Thursday, June 12, 2008

O God of God, O Light of Light

At the front of the hymnal, Lutheran Service Book
 offers a calendar of commemorations, men and women from the Old and New Testaments and from the first nineteen centuries of the Church. The commemoration given for June 12th is The Ecumenical Council of Niceaea, AD 325.  The Nicene Creed, written in large part to counteract the errors of Arianism, contains these familiar words, "God of God, Light of Light, very God of very God, begotten, not made..."  LSB took "O God of God, O Light of Light" and moved it from the Epiphany section of the hymnal, where it had been in Lutheran Worship, and placed it in the Praise and Adoration section of LSB, thereby offering this text for increased use beyond the Epiphany season, perhaps for...The Ecumenical Council of Nicaea, AD 325 on June 12th!  The hymn text was written by John Julian, first appearing in Congregational Hymns, 1884. 

1.  O God of God, O Light of light,
        O Prince of Peace and King of kings:
    To You in heaven's glory bright
        The song of praise forever rings.
    To Him who sits upon the throne,
        The Lamb once slain but raised again,
   Be all the glory He has won,
        All thanks and praise!  Amen, amen.

2.  For deep in prophets' sacred page,
        And grand in poets' winged word,
     Slowly in type, from age to age
        The nations saw their coming Lord;
     Till through the deep Judean night
        Rang out the song, "Goodwill to men!"
     Sung by the firstborn sons of light,
        It echoes now, "Goodwill!"  Amen.

3.  That life of truth, those deeds of love,
        That death so steeped in hate and scorn--
     These all are past, and now above
        He reigns, our king once crowned with thorn.
     Lift up your heads, O mighty gates!
        So sang that host beyond our ken.
     Lift up your heads, your King awaits.
        We lift them up.  Amen, amen.

4.  Then raise to Christ a mighty song,
        And shout His name, His mercies tell!
     Sing, heav'nly host, your praise prolong,
        And all on earth, your anthem swell!
     All hail, O Lamb for sinners slain!
        Forever, let the song ascend!
     Worthy the Lamb, enthroned to reign,
        All glory, pow'r!  Amen, amen.

Two words are worth noting in this text.  A "type" is a person or a thing in the Old Testament era that in some way foreshadowed the coming Christ.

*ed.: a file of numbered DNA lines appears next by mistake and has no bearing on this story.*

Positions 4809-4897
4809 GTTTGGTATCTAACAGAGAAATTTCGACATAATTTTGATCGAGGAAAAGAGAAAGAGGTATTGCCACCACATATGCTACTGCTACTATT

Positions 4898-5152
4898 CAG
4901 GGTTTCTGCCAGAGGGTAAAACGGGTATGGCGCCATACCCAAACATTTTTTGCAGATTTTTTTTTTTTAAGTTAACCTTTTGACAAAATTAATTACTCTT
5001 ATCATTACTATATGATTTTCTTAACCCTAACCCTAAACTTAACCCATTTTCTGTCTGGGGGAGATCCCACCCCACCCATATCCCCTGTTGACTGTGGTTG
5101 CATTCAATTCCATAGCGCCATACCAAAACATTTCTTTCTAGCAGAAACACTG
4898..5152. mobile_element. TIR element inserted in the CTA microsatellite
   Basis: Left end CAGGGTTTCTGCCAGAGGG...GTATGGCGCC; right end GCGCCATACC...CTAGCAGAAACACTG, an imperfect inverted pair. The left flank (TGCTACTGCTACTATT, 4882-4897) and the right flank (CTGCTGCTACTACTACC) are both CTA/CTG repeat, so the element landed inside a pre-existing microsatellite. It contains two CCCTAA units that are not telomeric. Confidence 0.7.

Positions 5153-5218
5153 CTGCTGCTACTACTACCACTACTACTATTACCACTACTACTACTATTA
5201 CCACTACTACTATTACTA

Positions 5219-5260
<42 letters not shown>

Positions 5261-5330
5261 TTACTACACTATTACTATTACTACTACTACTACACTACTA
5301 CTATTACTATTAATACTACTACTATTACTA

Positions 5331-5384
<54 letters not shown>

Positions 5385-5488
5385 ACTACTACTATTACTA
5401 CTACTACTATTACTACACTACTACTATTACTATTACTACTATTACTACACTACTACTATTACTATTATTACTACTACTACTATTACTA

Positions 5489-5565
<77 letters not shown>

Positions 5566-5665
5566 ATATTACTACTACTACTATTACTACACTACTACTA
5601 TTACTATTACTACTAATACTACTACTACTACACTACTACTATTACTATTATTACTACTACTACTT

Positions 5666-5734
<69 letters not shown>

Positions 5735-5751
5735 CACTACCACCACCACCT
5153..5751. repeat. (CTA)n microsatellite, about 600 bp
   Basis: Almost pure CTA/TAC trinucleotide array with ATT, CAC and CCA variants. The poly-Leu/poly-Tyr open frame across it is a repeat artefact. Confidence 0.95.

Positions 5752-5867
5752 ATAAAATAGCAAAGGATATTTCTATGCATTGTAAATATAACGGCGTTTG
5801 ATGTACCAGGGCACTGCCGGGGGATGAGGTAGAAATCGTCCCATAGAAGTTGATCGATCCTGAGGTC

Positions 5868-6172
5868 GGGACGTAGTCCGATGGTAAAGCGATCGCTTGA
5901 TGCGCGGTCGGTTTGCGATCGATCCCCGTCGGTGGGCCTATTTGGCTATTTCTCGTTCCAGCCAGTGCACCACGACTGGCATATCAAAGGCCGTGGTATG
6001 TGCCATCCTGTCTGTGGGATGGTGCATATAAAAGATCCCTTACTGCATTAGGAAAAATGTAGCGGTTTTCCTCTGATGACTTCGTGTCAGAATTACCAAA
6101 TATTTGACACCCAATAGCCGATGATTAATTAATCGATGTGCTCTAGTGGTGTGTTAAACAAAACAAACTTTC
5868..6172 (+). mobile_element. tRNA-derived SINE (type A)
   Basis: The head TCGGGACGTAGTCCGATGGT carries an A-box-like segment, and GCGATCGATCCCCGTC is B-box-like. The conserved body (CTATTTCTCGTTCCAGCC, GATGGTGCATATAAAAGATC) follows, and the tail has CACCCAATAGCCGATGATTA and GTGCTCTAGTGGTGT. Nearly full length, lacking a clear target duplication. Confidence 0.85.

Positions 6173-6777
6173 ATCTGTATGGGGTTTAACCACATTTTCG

The word "ken" means "knowledge," so something that is beyond our "ken" means something beyond our realm of experience or knowledge.


Orianna Laun said...

I have always loved this hymn, especially Dr. Ore's arrangement thereof. The text is poetic and profound.
I have wondered about the word "type" in the second stanza. Does it mean type as in type print, or type as in a form of? Is the poet trying to say that from age to age people saw their coming Lord in print, or that they saw forms of or indicators of Christ before He appeared?

Anonymous said...

The latter is correct. We in the New Testament ear have the reality of Christ; they had "shadows" of the reality, "types" that pointed forward to Him. The Sabbath, for example, was a type of Christ, who is our true and lasting rest. The Temple was another type of Christ, who is God with us in flesh and blood. Melchizedek, that person who appears very briefly in Genesis 14:17-20, is another type of Christ. Melchizedek is interpreted for us by the inspired writer of the Epistle to the Hebrews in the 7th chapter of that letter. Christ is both king of righteousness (what the name Melchizedek means) and also high priest.

Anonymous said...

oops..."era" not ear

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IggyAntiochus said...

Well, we in the New Testament era hear Scripture with a New Testament ear!

Love this text and tune. Came across it in high school and it grew on me in college. Looks like LSB restored the TLH accompaniment in a lower key.

"To Thee, where angels know no night..." I wonder why that line was changed??? LSB reads, "To You in heaven's glory bright."

-Iggy Antiochus

amelithpastor said...

One approach the Hymnody Committee took for hymns in LSB was to first decide on the "base" text, which would be followed, TLH or LW (or, as in a few cases, a totally new translation). Here I think the base text would have been the LW version of this hymn. LW had already changed that line, so I believe we followed that change. (Yes, heaven is a place of "no night" but also a place, stated positively, as "glory bright." There are a few other changes to the LW text in the LSB 3 line 4 "first" to "once"; st. 4 line 2 "glories" to "mercies" (closer to TLH "love forthtell"); st. 4, line 7 "All hail" to "Worthy."